'Tranquility' and 'Joy' at the Wellcome Collection review
Time Out says
Happiness isn’t hip. We like tortured artists, not happy ones. Think of the countless millions of sad songs about loneliness, heartbreak and misery. Then think of the happy ones. It’s ‘Walking on Sunshine’ and that’s it.
Well, the Wellcome Collection doesn’t care, it absolutely loves Katrina and the Waves, and its new shows are all about happiness. ‘Tranquility’ comes first and you’re immediately confronted by Jasleen Kaur’s yoga-critical installation made of giant crystals and palo santo, taking aim at the exploitative, culturally insensitive practices of the wellness industry.
It’s followed by old Taoist, Buddhist and German images of quiet, contemplative isolation, and sci fi master Octavia E Butler’s notes to self, filled with pleas of empowerment, before you find a thirteenth century book about centering the body that reads like it’s straight out of a 2018 juice bar.
You then get to sit silently in Chrystel Lebas’ immersive installation of photographs of ancient forests as the sound of a river burbles by. It’s forest bathing as photography. It’s calm, tranquil, but you can’t help thinking: do we really need an artist’s recreation of a forest when we can just, you know, go to a forest?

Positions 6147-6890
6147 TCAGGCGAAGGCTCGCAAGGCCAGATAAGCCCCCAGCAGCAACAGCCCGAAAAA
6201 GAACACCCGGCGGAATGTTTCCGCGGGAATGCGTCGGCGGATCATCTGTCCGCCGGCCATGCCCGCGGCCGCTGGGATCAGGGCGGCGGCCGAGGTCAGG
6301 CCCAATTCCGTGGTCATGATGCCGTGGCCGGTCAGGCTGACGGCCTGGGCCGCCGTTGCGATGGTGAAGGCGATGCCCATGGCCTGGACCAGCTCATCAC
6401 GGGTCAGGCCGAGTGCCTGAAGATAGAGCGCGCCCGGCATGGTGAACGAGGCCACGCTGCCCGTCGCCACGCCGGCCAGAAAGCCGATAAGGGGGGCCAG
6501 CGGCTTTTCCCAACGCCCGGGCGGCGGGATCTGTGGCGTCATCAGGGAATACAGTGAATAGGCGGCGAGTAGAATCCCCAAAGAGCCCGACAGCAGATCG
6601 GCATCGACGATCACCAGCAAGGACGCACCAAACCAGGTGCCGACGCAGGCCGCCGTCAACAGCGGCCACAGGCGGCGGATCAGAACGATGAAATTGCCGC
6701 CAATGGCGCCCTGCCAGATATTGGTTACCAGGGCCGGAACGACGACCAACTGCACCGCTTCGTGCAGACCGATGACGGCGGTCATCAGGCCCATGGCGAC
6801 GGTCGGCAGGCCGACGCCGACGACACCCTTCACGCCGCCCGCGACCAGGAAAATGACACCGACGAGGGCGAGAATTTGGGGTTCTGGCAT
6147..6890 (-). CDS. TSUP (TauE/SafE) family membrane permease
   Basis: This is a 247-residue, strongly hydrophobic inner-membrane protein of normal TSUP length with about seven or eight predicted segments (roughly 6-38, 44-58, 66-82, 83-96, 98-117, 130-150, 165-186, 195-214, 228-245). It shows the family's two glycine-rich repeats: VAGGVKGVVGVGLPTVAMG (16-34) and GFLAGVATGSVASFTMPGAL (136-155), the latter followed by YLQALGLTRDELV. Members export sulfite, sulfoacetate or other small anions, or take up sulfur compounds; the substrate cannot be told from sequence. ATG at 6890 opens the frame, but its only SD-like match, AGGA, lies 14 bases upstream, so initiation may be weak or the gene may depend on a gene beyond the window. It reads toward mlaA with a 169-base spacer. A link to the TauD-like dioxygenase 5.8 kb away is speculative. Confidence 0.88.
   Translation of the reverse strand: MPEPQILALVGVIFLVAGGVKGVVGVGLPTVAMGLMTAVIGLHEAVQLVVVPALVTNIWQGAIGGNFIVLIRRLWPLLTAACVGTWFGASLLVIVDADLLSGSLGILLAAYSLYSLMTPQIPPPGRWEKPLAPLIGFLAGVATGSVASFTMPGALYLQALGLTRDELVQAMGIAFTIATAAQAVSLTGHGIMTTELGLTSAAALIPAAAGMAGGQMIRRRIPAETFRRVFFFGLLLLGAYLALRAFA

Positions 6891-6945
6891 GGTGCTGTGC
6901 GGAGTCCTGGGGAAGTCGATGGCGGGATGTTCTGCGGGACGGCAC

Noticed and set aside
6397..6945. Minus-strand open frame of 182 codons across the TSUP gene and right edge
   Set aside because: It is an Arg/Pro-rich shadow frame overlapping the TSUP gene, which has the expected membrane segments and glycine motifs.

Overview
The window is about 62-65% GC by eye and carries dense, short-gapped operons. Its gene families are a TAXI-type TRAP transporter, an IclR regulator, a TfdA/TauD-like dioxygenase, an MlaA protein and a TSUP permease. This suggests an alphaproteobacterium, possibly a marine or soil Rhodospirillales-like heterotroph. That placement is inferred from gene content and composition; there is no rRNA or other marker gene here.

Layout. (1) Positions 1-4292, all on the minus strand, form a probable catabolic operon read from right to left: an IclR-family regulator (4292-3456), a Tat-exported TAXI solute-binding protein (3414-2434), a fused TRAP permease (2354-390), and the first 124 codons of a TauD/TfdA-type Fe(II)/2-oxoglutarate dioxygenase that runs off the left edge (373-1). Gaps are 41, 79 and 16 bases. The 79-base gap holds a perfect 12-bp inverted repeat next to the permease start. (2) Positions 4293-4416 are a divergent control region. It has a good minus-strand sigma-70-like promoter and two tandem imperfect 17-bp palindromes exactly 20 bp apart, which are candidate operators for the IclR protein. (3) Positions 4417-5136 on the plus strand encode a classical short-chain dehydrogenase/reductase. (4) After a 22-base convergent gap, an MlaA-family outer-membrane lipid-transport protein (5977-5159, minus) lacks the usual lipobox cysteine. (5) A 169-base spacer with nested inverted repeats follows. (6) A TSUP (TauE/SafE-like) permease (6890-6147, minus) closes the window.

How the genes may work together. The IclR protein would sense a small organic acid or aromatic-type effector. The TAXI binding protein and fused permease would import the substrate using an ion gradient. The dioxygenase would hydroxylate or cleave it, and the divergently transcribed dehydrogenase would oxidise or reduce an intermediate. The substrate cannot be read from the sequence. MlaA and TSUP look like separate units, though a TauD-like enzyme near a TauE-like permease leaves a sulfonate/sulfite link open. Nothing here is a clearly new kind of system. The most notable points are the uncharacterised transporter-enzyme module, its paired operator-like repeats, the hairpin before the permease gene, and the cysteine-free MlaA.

Upstairs, the ‘Joy’ exhibition tackles ideas of ecstatic happiness. Harold Offeh’s dancers in yellow are isolated but trying to lose themselves. David Shrigley does his usual wry, sardonic thing with drawings of rants and skulls and thumbs. Then there are ancient illustrations of whirling dervishes and holi celebrations. The usual Wellcome mix of contemporary art, archive imagery and science.
‘Joy’ doesn’t work as well as the ‘Tranquilty’ portion of the show. The problem is that by trying to depict joy, most of this art codifies it, and rips the actual joy away in the process.
But maybe that’s the point. Because happiness is actually pretty boring. It’s life without problems, and without problems there’s not a lot to make art about. Instead, this show takes a critical and often cynical look at happiness. It might not be joyful or tranquil, but at least it’s interesting.